“Going to the emergency room with a child experiencing such a complex illness like PANS/PANDAS can be really disappointing, frustrating, and sometimes frightening. All too often, the children and the parents are treated as though they are criminals,” Alissa revealed. “There is a lack of acceptance of PANS/PANDAS which seems to stem from a lack of understanding amongst the medical community. But rather than being curious and asking, ‘How can we help this child who is clearly suffering but we don’t understand it?’ Rather than wanting to dig in and say, ‘How can we improve the life of this child and this family?’ Instead, there is a tendency to blame the child and blame the parent. When physicians resist accepting these realities, it just leads to more pain and suffering beyond the pain and suffering you are already experiencing at home. It’s excruciating.”
Parents often describe teachers, doctors, caregivers, and other authorities blaming the parents or the child for the various neuropsychiatric symptoms.
The Power of Community to Drive Research
Alissa admits that she was fortunate to have resources, domain expertise, and a network of professional connections – even within her own family – that she could leverage to access care. Even then, she faced extremely challenging circumstances.
“Most hospitals will not accept these patients. Even in some highly regarded institutions, when my daughter was in complete crisis, we were told to go home and consult with a care team,” Alissa shared. “With a child that sick, even with the resources we had, it’s very difficult to get in a car and drive two states away. For single parents, people living in rural communities, families with multiple sick kids…the situation is near impossible, and we need to help them.”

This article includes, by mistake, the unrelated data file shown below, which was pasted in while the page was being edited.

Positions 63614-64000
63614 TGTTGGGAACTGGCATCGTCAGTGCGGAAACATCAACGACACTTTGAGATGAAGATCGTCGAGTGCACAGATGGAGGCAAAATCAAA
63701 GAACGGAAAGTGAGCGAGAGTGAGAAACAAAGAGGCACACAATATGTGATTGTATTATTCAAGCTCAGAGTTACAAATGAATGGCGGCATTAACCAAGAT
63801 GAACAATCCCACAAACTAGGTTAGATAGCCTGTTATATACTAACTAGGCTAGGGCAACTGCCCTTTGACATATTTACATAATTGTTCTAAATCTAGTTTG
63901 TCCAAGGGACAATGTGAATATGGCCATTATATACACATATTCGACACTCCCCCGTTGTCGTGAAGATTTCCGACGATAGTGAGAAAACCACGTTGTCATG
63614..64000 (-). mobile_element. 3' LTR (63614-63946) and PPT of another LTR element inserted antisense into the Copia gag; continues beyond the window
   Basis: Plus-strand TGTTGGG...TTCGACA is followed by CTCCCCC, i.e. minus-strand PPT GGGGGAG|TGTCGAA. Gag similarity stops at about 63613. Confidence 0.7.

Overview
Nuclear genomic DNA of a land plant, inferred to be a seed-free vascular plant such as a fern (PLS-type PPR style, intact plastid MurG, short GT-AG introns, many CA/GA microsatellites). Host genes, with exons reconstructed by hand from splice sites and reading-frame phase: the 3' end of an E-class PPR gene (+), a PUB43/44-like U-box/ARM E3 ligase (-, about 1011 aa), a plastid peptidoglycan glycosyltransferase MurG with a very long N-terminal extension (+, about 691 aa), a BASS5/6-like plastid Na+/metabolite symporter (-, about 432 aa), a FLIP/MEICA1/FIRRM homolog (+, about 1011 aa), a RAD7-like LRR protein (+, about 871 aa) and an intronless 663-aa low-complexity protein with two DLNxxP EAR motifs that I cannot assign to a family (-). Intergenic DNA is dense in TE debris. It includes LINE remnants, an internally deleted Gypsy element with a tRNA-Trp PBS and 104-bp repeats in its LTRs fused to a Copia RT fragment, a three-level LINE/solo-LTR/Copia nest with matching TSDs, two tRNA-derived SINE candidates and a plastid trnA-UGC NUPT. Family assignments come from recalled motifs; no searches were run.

“I don’t think there is a way for anyone to truly understand how devastating the circumstances are under which the children and their families are living unless the PANS/PANDAS patient community shares that with others. The most critical people who need to understand are researchers and physicians”.
Fortunately, there are growing opportunities to unite a collective voice of the community and expand research.
“Luna and Genetic Alliance provide a unique opportunity for families to engage with researchers to share their experiences, aid in raising awareness, and advance science so that we can hopefully allow these kids to go on to live healthy lives, “ Alissa said. “The great attention to privacy protection of the information patients share is really important.”
The Road Forward
In July 2021, Lulu died at 14-years-old of complications from PANS/PANDAS. Her parents founded the Louisa Adelynn Johnson Fund for Complex Disease to support the efforts of researchers studying the conditions from which Louisa suffered, including dysautonomia/Postural Orthostatic Tachycardia Syndrome (POTS), neuroimmune disease, and other comorbidities. Subsequently, Alissa joined Amanda Peel Crowley and other parents as co-founders of the National Alliance for PANS/PANDAS Action (NAPPA), a coalition which serves as a lobbying group to increase federal funding for PANS/PANDAS research. On March 23, 2023, Amanda testified on Capitol Hill to Congress about the critical need for federal funding for PANS/PANDAS, and shared some of Lulu’s story.
“What motivates me to continue to be involved in the PANS/PANDAS community is that it’s just unconscionable that this continues to go on, and so many children are affected,” Alissa said. “There is not yet reliable epidemiological data, but we know there are a significant number of families out there and, even if there were only one, we cannot accept them being continually ignored and mistreated.”
Resources and More
The National Alliance for PANS/PANDAS Action (NAPPA)